Bringing Out the Dead

Oct 27, 1999 at 12:00 am

Cruising the New York City night, ambulance driver Frank Pierce (Nicolas Cage) is in a perpetual state of expectation and dread. Part of it is the nature of his job – stretches of time-killing driving suddenly punctuated by urgent, life-altering calls to action – which is made even more chaotic and uncertain by the disorganization of the EMS system in the early 1990s, when this story takes place.

Screenwriter Paul Schrader and director Martin Scorsese quickly establish the external factors that would put even the most balanced, well-adjusted person on edge. But while Bringing Out the Dead is based on a 1998 novel by former NYC paramedic Joe Connelly, it isn’t meant as an exposé of the profession. It’s about the private purgatory that Frank has cooked up for himself in the streets of Hell’s Kitchen from equal parts insomnia, guilt and inertia.

The film is a surreal evocation of his anxious state of mind. In a style that vacillates wildly from manic movement to Zenlike calm, Scorsese re-envisions Frank’s environment through his weary, haunted eyes.

During three nights, Frank is teamed with three radically different co-workers (John Goodman, Ving Rhames, Tom Sizemore) who affect not just his mood but what happens during their shifts. But he also repeatedly encounters Mary (Patricia Arquette), the tough yet fragile daughter of a heart attack victim he brought reluctantly back to life, and Noel (Marc Anthony), a demanding homeless man suffering from a mysterious ailment and wild mood swings, who force the wraithlike Frank to redefine his humanity.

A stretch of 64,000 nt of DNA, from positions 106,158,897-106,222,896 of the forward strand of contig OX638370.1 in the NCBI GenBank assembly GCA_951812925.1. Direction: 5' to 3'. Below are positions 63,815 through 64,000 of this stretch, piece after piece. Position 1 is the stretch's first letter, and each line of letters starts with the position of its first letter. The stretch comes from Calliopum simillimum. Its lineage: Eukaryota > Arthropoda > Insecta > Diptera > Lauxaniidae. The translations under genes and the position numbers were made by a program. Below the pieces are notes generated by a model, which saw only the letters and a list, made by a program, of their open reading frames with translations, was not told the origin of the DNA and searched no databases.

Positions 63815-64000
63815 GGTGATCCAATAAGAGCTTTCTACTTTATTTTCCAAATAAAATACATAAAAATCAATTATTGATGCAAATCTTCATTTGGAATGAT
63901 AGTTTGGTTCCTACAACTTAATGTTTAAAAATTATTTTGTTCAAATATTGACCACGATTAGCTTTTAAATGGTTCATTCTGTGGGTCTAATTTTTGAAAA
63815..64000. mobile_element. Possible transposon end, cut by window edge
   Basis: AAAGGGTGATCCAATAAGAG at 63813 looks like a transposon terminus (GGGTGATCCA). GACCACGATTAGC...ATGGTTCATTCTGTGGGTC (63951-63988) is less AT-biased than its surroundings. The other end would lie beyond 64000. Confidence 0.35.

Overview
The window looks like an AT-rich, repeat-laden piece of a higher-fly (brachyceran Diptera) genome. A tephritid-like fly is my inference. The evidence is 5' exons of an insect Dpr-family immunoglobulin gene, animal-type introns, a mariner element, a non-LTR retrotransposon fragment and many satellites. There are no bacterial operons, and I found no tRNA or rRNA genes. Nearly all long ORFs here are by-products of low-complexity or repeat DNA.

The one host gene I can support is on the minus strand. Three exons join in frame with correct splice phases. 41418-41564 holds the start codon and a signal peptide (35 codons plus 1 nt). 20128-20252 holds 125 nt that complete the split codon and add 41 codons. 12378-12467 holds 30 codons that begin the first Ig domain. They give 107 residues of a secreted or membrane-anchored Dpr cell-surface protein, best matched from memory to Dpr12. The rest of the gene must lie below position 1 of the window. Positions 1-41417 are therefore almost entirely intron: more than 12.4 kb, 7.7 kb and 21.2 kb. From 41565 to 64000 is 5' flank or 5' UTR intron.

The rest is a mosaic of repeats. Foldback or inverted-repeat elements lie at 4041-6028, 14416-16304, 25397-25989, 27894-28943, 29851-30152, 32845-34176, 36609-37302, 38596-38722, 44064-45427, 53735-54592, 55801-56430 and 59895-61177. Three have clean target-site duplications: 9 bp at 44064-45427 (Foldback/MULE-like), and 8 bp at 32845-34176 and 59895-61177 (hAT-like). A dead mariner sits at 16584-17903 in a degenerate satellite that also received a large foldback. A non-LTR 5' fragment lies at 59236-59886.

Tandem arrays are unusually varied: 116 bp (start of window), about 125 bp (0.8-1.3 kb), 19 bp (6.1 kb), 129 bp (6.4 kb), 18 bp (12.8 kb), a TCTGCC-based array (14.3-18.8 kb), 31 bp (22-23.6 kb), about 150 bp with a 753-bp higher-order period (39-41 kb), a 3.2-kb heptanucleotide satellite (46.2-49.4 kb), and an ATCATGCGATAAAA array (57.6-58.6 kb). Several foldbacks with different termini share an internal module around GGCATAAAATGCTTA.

In its tone, Bringing Out the Dead is a cross between the Schrader-Scorsese nocturnal nightmare, Taxi Driver, and Schrader’s own meditative Light Sleeper. But in its execution, it’s a wild journey of excess, with Scorsese pulling out all the visual stops while blending gallows humor with Frank’s tortured search for redemption.

Martin Scorsese is a fascinating paradox: a maverick elder statesman of American cinema whose encyclopedic knowledge of his medium only encourages him to push it farther. In Bringing Out the Dead, he repeatedly evokes Van Morrison’s soul-wrenching lament to a dying lover, "T.B. Sheets." Morrison’s aching confession plays like a haunting refrain, underscoring Scorsese’s assertion that the face of death can still manage to possess a transcendent beauty.

Serena Donadoni writes about film for the Metro Times. E-mail her at [email protected].